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    Two things, Hodgdon data sucks, it is too low. Second, I don't buy the whole "treat plated bullets as cast bullets". What they ought to tell you is the truth. Plated bullets have the friction of a jacketed bullet but should not be loaded to max magnum velocities.

    So, a 38 special jacketed load is not a magnum velocity load. My Hornady book shows 4.4 of 231 with a 158JHP for standard 38spl load maximum. For +P they show 5.1. So the bad advice given to you has you dicking around and getting a bullet stuck in your barrel. You did the right thing, but a combo of bad advice stacked up to snafu your good practices.

    Find a Hornady or other good manual. Pick out the max load for a 158JHP and use that. The data I gave you is good, but you need to check it on a printed manual since my typing is beyond bad. A decimal point or some other screw-up on my part could mess you up, so verify my numbers elsewhere.
     
  16. unclebob

    unclebob DFC, MSM, 13 Air Medals.

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    Now I could be wrong, but the last time I checked Rainier bullets are copper plated. So you use the loading data for a lead bullet. Not a jacketed bullet. Some of the books I have even list a load at 3.0 for a 158gr. Lead bullet with 231 powder.
     
  17. njl

    njl Crusty Member

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    I don't have any experience with 231, but if it's like Universal Clays, at lower charges / really low pressures, you won't get complete combustion of the powder. That could be why some of your shots felt much lighter than others...so your 3.4gr may have effectively been less than 3.4gr by varying amounts depending on how much of the powder actually burned in each shot. You did mention you were seeing unburned powder left in the brass.
     
  18. unclebob

    unclebob DFC, MSM, 13 Air Medals.

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    Could it be he is using too slow of a powder too be used in a stub nose revolver?
    All I’m saying is that he had a squib load because all he had in the case was the primer. If he had 3.4 grs. Loaded in the case. That would have been enough powder too expel a copper platted bullet, unless he had a primer that went off and the spark went over the top of the power without igniting the powder. I do not have any 231 powder too see how much of 3.4 grs. of 231 well fill a 38 Spl. case.
     
  19. WiskyT

    WiskyT Malcontent

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    The treat plated as lead advice is standard, in that respect you are not wrong. I just think it is bad advice. The goal is not to treat plated as lead, the goal is to keep velocity within the limits of what a plated bullet can handle. Plated bullets are not slippery like lead. The have the friction of a jacketed bullet.

    My Hornady manual lists 3.0-4.4 with a lead bullet. That's fine with a slippery lead bullet. If you want a light load like that, use a lead bullet and I'm sure it will be fine.

    As far as the incomplete burn thing, 231 is not 296. It burns well at low load density/light charges. It is very much like Bullseye and is a good powder for light target loads. You just need to use enough of it for a plated/jacketed bullet to address the higher friction and longer bearing surface of a 158.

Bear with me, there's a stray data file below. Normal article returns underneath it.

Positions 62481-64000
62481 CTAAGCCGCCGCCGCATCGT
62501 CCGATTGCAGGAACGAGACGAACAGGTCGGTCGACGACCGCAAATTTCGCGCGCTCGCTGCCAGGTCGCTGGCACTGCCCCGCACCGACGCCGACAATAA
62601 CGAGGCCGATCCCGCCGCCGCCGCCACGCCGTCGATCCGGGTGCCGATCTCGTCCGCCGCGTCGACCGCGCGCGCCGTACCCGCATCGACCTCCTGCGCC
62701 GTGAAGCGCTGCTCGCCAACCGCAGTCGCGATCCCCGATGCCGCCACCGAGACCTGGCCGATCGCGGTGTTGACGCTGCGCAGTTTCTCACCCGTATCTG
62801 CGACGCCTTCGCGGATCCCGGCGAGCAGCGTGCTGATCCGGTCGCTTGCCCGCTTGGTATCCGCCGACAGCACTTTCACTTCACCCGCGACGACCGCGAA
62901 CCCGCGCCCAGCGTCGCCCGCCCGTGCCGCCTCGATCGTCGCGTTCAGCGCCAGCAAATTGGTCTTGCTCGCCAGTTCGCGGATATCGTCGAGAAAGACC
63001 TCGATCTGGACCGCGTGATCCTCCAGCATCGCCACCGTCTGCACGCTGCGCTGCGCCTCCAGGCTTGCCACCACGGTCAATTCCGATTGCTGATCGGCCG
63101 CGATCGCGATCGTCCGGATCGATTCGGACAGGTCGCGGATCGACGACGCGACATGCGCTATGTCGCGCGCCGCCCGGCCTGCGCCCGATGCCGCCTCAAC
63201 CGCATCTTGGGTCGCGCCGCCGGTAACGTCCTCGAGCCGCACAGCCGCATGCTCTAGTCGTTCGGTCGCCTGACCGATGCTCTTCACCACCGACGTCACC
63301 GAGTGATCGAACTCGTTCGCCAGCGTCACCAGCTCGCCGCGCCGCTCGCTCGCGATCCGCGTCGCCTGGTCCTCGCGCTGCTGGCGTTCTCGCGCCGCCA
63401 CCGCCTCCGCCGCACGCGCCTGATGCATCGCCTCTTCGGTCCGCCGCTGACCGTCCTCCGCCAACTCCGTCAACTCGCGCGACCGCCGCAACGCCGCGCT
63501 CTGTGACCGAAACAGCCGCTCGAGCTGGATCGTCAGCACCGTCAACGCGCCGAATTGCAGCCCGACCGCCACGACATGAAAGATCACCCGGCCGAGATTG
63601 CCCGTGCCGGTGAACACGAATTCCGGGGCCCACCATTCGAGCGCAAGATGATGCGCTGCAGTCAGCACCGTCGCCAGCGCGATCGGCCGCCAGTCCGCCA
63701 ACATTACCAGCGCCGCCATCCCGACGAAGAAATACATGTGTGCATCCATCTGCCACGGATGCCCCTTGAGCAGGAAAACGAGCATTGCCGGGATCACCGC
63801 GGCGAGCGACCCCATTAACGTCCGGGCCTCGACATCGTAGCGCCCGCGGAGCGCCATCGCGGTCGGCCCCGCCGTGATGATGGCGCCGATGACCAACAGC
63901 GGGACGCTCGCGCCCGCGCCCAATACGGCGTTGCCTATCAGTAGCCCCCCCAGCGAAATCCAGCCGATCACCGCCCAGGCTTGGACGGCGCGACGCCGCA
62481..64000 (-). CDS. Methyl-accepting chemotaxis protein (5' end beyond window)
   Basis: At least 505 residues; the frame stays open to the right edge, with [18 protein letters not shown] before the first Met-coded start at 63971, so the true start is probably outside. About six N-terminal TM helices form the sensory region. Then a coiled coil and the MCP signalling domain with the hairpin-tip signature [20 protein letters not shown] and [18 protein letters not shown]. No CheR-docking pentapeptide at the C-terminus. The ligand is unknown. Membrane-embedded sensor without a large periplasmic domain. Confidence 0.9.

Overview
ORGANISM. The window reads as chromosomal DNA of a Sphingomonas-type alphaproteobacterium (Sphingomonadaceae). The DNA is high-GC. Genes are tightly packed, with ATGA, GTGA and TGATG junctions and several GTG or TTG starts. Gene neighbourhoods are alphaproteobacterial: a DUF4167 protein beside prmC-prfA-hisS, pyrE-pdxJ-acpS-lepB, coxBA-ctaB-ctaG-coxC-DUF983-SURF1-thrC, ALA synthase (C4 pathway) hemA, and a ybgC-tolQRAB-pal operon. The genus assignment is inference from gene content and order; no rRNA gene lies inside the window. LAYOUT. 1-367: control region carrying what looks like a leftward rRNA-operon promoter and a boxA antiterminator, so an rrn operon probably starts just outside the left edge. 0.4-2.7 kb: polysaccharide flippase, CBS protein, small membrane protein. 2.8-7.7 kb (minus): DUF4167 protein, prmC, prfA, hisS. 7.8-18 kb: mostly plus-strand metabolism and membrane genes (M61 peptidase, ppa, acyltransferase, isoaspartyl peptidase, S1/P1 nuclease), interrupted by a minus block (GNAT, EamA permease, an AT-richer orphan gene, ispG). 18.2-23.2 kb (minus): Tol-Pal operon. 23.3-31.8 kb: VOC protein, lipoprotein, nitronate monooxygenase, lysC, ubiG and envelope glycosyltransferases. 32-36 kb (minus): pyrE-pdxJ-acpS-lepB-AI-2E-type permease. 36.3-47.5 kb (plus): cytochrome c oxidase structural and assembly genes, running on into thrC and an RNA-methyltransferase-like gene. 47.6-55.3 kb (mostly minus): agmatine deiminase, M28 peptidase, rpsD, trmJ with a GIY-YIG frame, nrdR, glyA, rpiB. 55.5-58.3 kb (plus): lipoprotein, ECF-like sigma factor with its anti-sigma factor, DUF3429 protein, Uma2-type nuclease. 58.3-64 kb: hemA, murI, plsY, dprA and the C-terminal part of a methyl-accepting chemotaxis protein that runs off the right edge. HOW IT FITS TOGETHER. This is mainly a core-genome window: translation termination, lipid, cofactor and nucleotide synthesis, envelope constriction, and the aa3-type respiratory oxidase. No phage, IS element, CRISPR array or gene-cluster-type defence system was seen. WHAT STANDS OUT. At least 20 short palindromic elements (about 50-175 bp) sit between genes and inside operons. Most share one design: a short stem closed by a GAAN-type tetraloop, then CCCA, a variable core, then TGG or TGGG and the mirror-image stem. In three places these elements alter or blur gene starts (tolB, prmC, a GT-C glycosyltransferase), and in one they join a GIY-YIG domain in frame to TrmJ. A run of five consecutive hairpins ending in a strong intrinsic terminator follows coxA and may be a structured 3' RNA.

Using 4.2 should put him well within the 38 range and still be far below the +P range. If his 442 is newer, it is designed for +P so pressure won't be an issue. It is not safe or economical to use a load that sticks a bullet in the barrel. The OP was observant otherwise he could have sent another bullet right into the one that was stuck.

    Speer #13 manual details the issue of heavier jacketed bullets in standard 38 loads. They no longer list jacketed 158's with 38 data and they may even include +P in their admonition. I loaned my #13 out and probably won't get it back. It is a pretty meow manual and I don't miss it. Anyone who has access to the #13 should read the 38spl section and see what it says about jacketed 158's.
     
  20. ER_STL

    ER_STL

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    Good additional feedback.

    I'm not necessarily looking for a light load. I'm looking for the cheapest way to put a lot of rounds through the 442. Rainier sent me a trial pack of their 125gr and 158gr bullets and I used Hodgon's data to put together a load. I'm fine with the 125gr bullet and if bumping up the charge from 4.2gr is safe to do then I will.

    4.2 gr of 231 in a .38 special case only fills it up about 1/4 of the way. It's tough to even see the charge from where I'm standing and I can see now why RustyFN added his additional light onto the press. I'm usually very careful about ensuring that cases are charged before seating the bullet but I found that loading .38 wasn't nearly as smooth as 9mm. The varied brass didn't always want to resize or accept primers, I was shaving lots and lots of brass during the crown and crimp stages, etc, etc. The press wasn't running half as smooth as it does when I load 9mm.

    Thank God I was slow-firing when I squibbed. Prior to that I had been running the gun at maybe 3-4 shots a second and wouldn't have picked up on the light recoil until after I had blown up my gun. :wow: If it's even remotely possible for a primer to go *over* the powder and not ignite it then I need to pick another powder that fills up more of the case...